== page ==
2.3. Stellar Photometry and Color-Magnitude Diagrams
Color-magnitude diagrams of galaxy populations can provide some information on the metallicity (or metallicity spread) of a stellar population, since features in the CMD, such as the color of the red giant branch, can vary with metallicity. Unfortunately, these features also vary with age of the populations, so there is a degeneracy between age and metallicity in the CMD (and in composite colors). Systematic uncertainties may also be introduced by variations in element abundance ratios and by reddening. Thus, color-magnitude diagrams are at best indicative of metallicities.
2.4. Spectrum Synthesis of Stellar Populations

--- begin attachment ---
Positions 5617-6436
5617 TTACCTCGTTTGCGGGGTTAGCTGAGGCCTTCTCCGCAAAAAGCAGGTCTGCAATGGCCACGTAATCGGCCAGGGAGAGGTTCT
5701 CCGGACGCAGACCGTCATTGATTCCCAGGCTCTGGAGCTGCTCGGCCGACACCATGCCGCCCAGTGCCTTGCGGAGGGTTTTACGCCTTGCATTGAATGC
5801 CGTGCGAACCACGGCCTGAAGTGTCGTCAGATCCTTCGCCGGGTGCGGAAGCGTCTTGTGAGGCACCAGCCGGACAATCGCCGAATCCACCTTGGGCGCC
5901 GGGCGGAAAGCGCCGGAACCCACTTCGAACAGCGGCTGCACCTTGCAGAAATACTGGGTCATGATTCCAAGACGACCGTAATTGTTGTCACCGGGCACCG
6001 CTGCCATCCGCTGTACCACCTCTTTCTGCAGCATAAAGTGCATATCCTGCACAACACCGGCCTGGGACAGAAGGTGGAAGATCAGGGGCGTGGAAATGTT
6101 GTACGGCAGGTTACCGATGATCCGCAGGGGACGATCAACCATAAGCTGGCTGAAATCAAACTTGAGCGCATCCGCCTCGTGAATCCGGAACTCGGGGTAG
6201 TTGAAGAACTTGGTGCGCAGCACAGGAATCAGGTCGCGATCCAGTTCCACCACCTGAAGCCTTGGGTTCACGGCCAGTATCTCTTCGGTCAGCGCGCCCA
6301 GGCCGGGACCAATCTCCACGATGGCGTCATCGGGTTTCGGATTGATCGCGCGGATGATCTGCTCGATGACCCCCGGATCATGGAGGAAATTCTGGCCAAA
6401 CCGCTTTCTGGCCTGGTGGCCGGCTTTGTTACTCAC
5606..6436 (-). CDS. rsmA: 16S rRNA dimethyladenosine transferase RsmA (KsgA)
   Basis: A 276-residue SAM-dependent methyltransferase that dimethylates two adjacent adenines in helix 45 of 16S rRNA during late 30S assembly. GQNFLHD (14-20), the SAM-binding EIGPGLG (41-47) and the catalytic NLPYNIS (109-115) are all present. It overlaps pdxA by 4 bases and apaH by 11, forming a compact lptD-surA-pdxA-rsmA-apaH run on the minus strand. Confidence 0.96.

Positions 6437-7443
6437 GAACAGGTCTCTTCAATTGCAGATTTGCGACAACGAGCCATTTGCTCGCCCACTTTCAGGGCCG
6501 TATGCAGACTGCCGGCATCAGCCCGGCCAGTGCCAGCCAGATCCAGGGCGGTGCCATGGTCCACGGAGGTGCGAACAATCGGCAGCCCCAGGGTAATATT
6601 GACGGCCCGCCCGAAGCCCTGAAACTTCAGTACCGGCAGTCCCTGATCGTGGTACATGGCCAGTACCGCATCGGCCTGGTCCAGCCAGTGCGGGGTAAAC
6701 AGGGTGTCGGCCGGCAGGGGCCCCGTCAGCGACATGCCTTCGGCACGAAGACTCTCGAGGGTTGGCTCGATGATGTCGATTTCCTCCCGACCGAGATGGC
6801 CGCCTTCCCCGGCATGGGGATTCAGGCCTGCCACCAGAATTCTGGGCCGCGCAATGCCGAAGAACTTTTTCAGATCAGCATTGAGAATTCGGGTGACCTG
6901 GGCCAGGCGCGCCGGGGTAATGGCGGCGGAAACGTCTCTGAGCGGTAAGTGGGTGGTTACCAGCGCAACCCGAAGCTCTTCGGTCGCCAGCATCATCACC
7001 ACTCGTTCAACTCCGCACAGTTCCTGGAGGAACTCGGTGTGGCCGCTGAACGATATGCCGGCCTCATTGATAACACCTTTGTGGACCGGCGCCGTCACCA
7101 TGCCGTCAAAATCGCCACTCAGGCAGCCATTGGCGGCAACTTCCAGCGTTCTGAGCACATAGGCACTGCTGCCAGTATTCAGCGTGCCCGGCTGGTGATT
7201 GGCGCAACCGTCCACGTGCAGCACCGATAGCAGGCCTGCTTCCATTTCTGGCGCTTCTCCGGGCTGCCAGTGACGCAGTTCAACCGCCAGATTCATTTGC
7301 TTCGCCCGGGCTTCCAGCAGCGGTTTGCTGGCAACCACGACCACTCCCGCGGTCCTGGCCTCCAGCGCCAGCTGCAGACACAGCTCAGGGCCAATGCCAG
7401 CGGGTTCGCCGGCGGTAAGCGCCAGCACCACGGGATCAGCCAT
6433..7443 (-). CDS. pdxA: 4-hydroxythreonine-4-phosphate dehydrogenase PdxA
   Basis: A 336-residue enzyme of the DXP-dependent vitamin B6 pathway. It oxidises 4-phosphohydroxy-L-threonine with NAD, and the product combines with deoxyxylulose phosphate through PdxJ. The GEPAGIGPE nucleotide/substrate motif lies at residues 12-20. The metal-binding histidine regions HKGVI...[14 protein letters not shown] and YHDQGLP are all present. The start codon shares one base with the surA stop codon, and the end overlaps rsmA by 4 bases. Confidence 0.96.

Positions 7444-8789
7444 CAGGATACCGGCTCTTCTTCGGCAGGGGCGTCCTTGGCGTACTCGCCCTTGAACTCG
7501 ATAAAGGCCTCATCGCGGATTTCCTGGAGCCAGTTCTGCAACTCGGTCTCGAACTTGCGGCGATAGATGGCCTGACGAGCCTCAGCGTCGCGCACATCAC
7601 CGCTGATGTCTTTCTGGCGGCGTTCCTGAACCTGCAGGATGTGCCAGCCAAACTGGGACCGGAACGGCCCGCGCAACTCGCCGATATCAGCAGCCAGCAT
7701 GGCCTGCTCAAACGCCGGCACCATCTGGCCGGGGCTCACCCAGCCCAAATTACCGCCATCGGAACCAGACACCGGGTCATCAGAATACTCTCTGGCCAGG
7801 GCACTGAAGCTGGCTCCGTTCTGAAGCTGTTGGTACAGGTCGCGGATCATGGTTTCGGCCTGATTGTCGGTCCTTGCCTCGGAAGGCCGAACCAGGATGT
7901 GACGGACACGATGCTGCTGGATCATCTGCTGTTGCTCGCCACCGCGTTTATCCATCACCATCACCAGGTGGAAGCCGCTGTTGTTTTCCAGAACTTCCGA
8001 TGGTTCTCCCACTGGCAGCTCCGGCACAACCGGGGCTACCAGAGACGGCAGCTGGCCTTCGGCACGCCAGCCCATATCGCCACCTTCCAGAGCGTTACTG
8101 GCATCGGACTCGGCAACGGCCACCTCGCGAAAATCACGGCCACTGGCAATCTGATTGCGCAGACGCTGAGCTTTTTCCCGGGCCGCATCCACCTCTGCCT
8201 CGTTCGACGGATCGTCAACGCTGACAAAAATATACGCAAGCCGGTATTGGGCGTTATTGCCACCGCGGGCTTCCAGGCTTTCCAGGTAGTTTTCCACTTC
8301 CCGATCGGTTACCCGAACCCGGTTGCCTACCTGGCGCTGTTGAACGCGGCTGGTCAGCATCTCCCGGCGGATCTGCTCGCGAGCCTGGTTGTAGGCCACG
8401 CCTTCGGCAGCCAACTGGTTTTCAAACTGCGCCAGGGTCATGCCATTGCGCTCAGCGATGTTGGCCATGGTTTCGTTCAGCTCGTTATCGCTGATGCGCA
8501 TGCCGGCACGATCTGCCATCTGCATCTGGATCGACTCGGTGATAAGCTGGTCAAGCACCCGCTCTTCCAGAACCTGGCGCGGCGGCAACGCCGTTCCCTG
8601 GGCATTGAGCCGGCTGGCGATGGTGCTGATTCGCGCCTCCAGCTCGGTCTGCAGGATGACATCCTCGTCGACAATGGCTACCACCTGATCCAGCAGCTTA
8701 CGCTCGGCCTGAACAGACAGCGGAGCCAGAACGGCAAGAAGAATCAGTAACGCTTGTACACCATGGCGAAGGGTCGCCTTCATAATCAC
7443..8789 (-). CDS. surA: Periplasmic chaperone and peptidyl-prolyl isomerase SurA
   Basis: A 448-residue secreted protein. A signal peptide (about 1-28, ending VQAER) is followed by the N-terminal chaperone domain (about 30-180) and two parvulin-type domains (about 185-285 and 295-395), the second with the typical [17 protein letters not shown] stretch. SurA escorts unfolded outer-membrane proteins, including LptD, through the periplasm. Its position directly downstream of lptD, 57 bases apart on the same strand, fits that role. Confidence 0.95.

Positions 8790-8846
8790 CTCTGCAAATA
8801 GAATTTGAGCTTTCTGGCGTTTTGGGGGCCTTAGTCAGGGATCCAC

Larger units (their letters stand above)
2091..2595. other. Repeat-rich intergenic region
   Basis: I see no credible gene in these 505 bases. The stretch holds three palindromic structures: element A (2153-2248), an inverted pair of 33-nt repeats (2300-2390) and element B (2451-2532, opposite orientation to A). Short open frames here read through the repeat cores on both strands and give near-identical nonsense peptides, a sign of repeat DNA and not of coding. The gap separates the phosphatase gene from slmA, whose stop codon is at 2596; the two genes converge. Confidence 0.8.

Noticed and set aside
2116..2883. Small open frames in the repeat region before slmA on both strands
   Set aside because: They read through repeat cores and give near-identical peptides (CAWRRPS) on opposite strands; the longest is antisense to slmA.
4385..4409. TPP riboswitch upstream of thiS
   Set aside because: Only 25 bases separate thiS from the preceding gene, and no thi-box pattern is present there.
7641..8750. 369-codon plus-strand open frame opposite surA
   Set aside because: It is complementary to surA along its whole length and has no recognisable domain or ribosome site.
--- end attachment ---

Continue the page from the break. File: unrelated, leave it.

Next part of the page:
Spectrum synthesis for deriving metallicities has been applied mostly to elliptical galaxies. Since I am not an expert on this, I refer the reader to Guy Worthey's review in Henry & Worthey (1999) and references therein for details. Needless to say, spectrum synthesis is an intricate and uncertain art; the results depend on the choices of spectral templates, element abundance ratios, and star formation histories. Worthey points out that 25 spectral indices are available to derive metallicities and ages for old stellar populations. (In 1986 there were 11 indices in the Lick spectral index system [Burstein, Faber, & González 1986].) Unfortunately, most of these vary in a degenerate way with age and metallicity of the stellar population. The best indices for breaking this degeneracy are (1) H or a higher Balmer line, which are more sensitive to age; and (2) Fe4668 (which is actually a C2 feature), more sensitive to metallicity. In addition, the Mg index (covering Mg b and Mg2 features between 5150 and 5200 Å) provides information on Mg/Fe.